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Noise and Sharpening in Lightroom

Starting Image

This will be a quick and short tutorial today, to show you the benefits of a sharpening mask within Lightroom.

I have had a couple of  people ask me about noise in high ISO images and how to maintain details while removing the background noise, so I thought this may interest you. The image above was shot at ISO 1600 and seems relatively noise free until we look a little closer.

Noise

Noise made worse through sharpening

As you can see the image above shows a fair amount of noise with the default LR settings. if you notice that sharpening has been applied (as default) to the entire image. This sharpening is wanted around the details such as the eye and the glasses but less so with the background. In this case, the sharpening is actually making our noise problem worse!

We could turn down the sharpening, but doing so would leave the details looking a little soft.

ALT + Masking

ALT + Masking

The solution is to apply a mask to the current level of sharpening, but how do we know how much  to apply. The answer is simple, although a little hidden.. Holding down the ALT key while dragging the Masking slider displays the mask. As in Photoshop masks, White reveals, Black conceals.

Moving the masking slider so that there is very little white in the background of the image, and plenty of white over the eyes and glasses.

Masked Sharpening

Masked Sharpening

As you can see the noise levels in the background has been reduced as we are no longer sharpening it, yet the eyes are not softened. At this stage we have not applied any luminance noise reduction, so we apply a small(er) amount of noise reduction

Luminance noise reduction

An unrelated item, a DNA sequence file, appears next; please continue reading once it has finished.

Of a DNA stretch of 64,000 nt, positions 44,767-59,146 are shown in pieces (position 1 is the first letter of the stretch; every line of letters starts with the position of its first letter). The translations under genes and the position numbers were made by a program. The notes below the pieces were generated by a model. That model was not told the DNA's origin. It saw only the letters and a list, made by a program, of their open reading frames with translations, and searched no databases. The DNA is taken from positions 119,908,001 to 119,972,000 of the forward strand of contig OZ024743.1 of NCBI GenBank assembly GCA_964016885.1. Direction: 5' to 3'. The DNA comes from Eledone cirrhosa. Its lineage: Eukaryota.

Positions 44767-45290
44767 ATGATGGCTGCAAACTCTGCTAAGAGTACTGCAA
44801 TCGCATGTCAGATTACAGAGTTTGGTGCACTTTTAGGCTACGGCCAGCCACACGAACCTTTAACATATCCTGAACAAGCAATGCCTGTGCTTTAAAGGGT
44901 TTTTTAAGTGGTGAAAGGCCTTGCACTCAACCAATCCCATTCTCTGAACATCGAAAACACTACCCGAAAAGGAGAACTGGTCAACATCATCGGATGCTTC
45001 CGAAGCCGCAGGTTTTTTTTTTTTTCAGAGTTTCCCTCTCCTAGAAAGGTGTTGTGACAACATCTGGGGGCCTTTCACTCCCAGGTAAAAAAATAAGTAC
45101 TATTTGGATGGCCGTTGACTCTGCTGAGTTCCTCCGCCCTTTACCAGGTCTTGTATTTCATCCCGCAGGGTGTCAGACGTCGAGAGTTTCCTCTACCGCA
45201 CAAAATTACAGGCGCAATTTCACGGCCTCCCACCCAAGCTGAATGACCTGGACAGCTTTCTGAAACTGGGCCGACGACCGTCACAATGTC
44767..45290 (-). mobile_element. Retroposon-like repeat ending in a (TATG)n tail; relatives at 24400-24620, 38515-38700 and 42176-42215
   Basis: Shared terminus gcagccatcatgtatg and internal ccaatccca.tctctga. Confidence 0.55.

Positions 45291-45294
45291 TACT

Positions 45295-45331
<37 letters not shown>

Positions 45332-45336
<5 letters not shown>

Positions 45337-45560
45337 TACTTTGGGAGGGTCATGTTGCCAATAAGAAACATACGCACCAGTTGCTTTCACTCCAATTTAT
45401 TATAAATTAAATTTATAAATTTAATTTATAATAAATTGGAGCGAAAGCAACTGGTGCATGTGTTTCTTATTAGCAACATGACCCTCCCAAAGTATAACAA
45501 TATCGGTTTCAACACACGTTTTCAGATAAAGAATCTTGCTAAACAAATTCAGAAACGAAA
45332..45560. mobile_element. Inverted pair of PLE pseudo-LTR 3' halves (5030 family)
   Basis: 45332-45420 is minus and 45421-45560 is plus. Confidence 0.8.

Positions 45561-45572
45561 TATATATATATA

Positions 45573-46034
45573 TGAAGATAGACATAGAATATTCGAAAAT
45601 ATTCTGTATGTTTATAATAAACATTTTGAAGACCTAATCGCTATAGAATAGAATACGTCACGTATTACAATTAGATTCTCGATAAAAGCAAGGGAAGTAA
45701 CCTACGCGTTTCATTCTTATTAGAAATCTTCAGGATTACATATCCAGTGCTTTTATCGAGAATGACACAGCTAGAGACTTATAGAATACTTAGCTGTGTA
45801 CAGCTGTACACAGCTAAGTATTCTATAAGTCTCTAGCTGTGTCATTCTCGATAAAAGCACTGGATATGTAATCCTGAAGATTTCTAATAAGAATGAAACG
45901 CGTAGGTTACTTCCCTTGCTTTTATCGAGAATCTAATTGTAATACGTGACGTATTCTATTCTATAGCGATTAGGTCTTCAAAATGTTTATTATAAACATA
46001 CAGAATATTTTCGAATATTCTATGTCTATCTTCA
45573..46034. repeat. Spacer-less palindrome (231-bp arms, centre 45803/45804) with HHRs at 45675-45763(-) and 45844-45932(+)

Luminance noise reduction & Sharpening Mask

The noise levels are now minimal and well within an acceptable range.

Some people will no doubt say why not just apply the noise reduction and not bother with the sharpening mask.. That would leave an image like this below..

Luminance noise reduction only

Luminance noise reduction only

As you can see, the original noise levels have been sharpened meaning a higher noise reduction would have to be applied leading to a softening of the whole image.

Final image

Final Image

At screen resolutions, it is not possible to see the difference in the levels of noise, but try this technique out for yourselves when you have high ISO images that need a more intelligent noise reduction.

 

NB! the ALT key trick also works on the other sliders in the sharpening panel.. so have a play and see what a difference it makes.

I hope you have found this useful and as always, feel free to comment below

 

 

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About Scot Baston (29 Articles)
Scot Baston is a Commercial & Wedding Photographer that lives on the south coast of Devon, that inspires much of his work. Whether it the technical or emotive sides, Photography is a passion that continues to challenge and inspire. Besides his <a href="http://Devon.Photography">website</a>, Scot can be found on <a href="http://www.twitter.com/ScotBaston">Twitter </a> and <a href="http://www.facebook.com/ScotBastonPhotography">Facebook</a>.
  • pete

    thanks, this is very helpful.